The connecting health and technology study: A 6-month randomized controlled trial to improve nutrition behaviours using a mobile food record and text messaging support in young adults
MetadataShow full item record
This open access article is distributed under the Creative Commons license http://creativecommons.org/licenses/by/4.0/
© 2016 Kerr et al. Background: Early adulthood represents the transition to independent living which is a period when changes in diet and body weight are likely to occur. This presents an ideal time for health interventions to reduce the effect of health problems and risk factors for chronic disease in later life. As young adults are high users of mobile devices, interventions that use this technology may improve engagement. The Connecting Health and Technology study aimed to evaluate the effectiveness of tailored dietary feedback and weekly text messaging to improve dietary intake of fruit, vegetables and junk food over 6 months among a population-based sample of men and women (aged 18-30 years). Methods: A three-arm, parallel, randomized control trial was conducted. After baseline assessments, participants were randomized to one of three groups: A) dietary feedback and weekly text messages, B) dietary feedback only or C) control group. Dietary intake was assessed using a mobile food record App (mFR) where participants captured images of foods and beverages consumed over 4-days at baseline and post-intervention. The primary outcomes were changes in serves of fruits, vegetables, energy-dense nutrient-poor (EDNP) foods and sugar-sweetened beverages (SSB). The intervention effects were assessed using linear mixed effect models for change in food group serves. Results: Young adults (n = 247) were randomized to group A (n = 82), group B (n = 83), or group C (n = 82). Overall, no changes in food group serves for either intervention groups were observed. An unanticipated outcome was a mean weight reduction of 1.7 kg (P = .02) among the dietary feedback only. Men who received dietary feedback only, significantly reduced their serves of EDNP foods by a mean of 1.4 serves/day (P = .02). Women who received dietary feedback only significantly reduced their intake of SSB (P = .04) by an average of 0.2 serves/day compared with controls. Conclusions: Tailored dietary feedback only resulted in a decrease in EDNP foods in men and SSB in women, together with a reduction in body weight. Using a mobile food record for dietary assessment and tailored feedback has great potential for future health promotion interventions targeting diet and weight in young adults. Trial Registration: Australian Clinical Trials Registry Registration number: ACTRN12612000250831.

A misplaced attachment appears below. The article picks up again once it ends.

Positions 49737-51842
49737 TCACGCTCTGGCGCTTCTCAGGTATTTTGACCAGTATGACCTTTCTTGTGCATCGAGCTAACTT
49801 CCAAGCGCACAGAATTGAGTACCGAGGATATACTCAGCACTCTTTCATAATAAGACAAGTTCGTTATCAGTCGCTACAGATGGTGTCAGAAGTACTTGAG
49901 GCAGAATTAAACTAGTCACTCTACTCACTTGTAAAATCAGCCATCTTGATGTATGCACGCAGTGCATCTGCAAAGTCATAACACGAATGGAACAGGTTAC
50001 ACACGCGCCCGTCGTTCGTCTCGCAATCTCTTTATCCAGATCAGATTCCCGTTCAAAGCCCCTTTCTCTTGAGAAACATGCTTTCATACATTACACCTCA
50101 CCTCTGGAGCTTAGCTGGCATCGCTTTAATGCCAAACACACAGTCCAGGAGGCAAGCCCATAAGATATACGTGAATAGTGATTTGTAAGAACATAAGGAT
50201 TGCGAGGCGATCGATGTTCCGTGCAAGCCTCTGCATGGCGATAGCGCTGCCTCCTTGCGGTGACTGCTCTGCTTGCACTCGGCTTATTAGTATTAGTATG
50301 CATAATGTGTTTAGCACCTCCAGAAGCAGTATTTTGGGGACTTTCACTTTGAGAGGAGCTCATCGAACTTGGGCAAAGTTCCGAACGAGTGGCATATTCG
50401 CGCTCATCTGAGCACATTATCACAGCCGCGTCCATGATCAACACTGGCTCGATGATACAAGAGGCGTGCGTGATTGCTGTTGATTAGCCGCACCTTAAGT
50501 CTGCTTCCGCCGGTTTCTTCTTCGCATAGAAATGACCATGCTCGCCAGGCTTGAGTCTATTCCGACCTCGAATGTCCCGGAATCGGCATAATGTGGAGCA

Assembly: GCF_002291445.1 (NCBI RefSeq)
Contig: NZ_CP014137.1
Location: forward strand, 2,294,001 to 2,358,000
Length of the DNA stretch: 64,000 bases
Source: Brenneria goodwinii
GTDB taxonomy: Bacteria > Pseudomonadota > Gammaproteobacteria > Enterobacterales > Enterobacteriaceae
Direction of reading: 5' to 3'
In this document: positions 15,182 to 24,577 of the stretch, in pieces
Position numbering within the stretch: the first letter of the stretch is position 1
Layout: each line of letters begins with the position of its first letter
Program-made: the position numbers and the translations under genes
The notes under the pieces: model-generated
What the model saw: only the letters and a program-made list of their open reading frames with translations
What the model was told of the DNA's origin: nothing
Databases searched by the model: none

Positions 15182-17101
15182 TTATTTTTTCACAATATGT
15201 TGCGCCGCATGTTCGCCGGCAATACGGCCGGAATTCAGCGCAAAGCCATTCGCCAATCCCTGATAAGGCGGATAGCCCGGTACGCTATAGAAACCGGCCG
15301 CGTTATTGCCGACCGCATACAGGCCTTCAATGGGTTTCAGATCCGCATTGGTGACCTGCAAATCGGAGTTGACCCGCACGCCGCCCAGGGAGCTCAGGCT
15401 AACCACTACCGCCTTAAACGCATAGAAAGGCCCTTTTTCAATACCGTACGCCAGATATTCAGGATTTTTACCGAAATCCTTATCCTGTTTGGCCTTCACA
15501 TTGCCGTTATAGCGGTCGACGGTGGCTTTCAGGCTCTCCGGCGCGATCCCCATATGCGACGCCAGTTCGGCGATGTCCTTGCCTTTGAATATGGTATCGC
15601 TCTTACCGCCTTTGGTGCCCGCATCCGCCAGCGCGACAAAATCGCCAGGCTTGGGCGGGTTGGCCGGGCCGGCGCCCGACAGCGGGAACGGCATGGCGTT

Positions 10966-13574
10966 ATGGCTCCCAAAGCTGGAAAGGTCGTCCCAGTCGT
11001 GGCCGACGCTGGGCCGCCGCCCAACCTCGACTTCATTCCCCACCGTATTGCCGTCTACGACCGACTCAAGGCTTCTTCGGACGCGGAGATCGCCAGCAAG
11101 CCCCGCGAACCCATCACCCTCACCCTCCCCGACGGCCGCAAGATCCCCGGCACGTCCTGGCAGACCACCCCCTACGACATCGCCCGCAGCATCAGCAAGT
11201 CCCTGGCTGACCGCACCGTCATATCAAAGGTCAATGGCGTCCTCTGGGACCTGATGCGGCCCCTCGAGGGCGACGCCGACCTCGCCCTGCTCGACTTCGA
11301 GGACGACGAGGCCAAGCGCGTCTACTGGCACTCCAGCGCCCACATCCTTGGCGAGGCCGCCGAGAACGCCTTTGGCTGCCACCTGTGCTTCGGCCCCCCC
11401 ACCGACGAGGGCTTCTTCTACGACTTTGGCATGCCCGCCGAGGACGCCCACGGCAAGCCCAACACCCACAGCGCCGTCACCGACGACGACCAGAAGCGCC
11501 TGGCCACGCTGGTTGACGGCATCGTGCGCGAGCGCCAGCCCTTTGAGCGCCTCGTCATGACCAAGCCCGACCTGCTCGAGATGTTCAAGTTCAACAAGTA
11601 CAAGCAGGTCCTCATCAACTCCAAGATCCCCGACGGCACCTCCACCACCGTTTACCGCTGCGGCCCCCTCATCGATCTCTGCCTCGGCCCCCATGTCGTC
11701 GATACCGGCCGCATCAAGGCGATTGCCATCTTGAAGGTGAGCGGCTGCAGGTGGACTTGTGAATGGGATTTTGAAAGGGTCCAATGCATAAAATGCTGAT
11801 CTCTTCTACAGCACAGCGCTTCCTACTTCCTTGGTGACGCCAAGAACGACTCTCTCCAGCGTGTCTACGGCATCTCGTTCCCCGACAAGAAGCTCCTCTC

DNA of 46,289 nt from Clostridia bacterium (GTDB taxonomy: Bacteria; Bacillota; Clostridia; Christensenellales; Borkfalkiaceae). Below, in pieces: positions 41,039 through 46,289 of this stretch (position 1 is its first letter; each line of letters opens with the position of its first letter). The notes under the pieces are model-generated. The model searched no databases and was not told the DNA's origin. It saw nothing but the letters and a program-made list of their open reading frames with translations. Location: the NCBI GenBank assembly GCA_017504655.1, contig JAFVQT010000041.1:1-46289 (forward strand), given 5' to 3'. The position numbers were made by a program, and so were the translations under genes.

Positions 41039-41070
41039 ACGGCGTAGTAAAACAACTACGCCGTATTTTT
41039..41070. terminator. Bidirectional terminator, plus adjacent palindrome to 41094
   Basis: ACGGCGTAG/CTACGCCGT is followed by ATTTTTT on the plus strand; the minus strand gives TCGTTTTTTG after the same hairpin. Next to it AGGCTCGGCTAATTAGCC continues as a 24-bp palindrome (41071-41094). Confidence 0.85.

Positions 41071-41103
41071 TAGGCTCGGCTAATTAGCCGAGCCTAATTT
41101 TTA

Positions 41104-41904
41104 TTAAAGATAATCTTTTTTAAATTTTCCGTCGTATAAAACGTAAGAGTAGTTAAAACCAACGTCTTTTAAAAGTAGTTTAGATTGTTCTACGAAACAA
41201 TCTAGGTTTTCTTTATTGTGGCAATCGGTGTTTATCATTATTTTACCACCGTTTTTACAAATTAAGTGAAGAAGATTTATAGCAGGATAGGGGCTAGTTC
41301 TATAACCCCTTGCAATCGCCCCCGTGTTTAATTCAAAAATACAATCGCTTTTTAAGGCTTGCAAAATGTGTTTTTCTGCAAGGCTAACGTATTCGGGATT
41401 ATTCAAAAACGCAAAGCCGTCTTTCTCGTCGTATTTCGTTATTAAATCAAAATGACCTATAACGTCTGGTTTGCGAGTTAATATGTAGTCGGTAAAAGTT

Showing items related by title, author, creator and subject.
Improving Nutrition and Activity Behaviors Using Digital Technology and Tailored Feedback: Protocol for the LiveLighter Tailored Diet and Activity (ToDAy) Randomized Controlled TrialHalse, Rhiannon E; Shoneye, Charlene L; Pollard, Christina; Jancey, Jonine; Scott, Jane; Pratt, Iain S; Dhaliwal, Satvinder S; Norman, Richard; Straker, Leon M; Boushey, C.; Delp, E.; Zhu, F.; Harray, Amelia J; Szybiak, Maria A; Finch, Anne; McVeigh, J.; Mullan, Barbara; Collins, C.; Mukhtar, Syed Aqif; Edwards, Kieran N; Healy, Janelle D; Kerr, Deborah (2019)Background: Excess weight is a major risk factor for chronic diseases. In Australia, over 60% of adults are overweight or obese. The overconsumption of energy-dense nutrient-poor (EDNP) foods and low physical activity ...
Tailored, iterative, printed dietary feedback is as effective as group education in improving dietary behaviours: results from a randomised control trial in middle-aged adults with cardiovascular risk factorsWright, Janine; Sherriff, Jillian; Dhaliwal, Satvinder; Mamo, John (2011)Background: Tailored nutrition interventions have been shown to be more effective than non-tailored materials inchanging dietary behaviours, particularly fat intake and fruit and vegetable intake. But further research ...
A randomised controlled trial of twelve months protein supplementation on muscle mass and strength in elderly womenMeng, Xingqiong (Rosie) (2010)Background. Aging is associated with progressive loss of muscle (sarcopenia), which can lead to reduced muscle strength and an increased risk of falls. Sarcopenia exists in otherwise healthy elderly people and its aetiology ...